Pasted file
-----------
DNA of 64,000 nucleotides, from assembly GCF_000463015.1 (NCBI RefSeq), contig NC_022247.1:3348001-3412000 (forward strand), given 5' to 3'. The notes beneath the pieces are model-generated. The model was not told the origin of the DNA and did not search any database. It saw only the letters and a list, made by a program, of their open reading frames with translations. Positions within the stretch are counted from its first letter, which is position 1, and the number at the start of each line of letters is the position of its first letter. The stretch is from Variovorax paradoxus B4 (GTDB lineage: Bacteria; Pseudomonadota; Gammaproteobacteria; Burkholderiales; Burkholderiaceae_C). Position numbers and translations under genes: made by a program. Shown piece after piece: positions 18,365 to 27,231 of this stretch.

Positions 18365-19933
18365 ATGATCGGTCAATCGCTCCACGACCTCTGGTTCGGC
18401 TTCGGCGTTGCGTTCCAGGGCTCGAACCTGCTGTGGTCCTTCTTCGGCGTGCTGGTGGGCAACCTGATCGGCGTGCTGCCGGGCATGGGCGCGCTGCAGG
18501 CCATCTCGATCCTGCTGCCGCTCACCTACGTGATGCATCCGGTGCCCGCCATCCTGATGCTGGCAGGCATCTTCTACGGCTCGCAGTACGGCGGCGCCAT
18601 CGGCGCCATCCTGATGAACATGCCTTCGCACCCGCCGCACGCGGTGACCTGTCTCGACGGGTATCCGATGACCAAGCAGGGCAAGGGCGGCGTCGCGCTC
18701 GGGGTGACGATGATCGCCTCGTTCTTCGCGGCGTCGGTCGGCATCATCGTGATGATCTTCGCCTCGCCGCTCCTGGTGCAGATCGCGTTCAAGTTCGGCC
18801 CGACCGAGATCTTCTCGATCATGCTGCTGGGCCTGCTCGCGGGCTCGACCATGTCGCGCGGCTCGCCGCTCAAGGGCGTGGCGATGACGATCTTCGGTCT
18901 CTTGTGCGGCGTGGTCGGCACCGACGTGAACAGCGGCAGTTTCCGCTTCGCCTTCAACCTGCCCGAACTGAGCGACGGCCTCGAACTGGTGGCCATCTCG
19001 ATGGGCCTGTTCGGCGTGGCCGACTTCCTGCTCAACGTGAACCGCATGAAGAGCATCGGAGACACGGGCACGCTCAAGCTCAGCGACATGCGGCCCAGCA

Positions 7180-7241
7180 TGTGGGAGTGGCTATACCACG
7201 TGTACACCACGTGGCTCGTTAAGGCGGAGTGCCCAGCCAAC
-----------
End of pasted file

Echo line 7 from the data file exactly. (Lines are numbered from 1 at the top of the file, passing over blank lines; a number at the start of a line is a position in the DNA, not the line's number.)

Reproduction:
18701 GGGGTGACGATGATCGCCTCGTTCTTCGCGGCGTCGGTCGGCATCATCGTGATGATCTTCGCCTCGCCGCTCCTGGTGCAGATCGCGTTCAAGTTCGGCC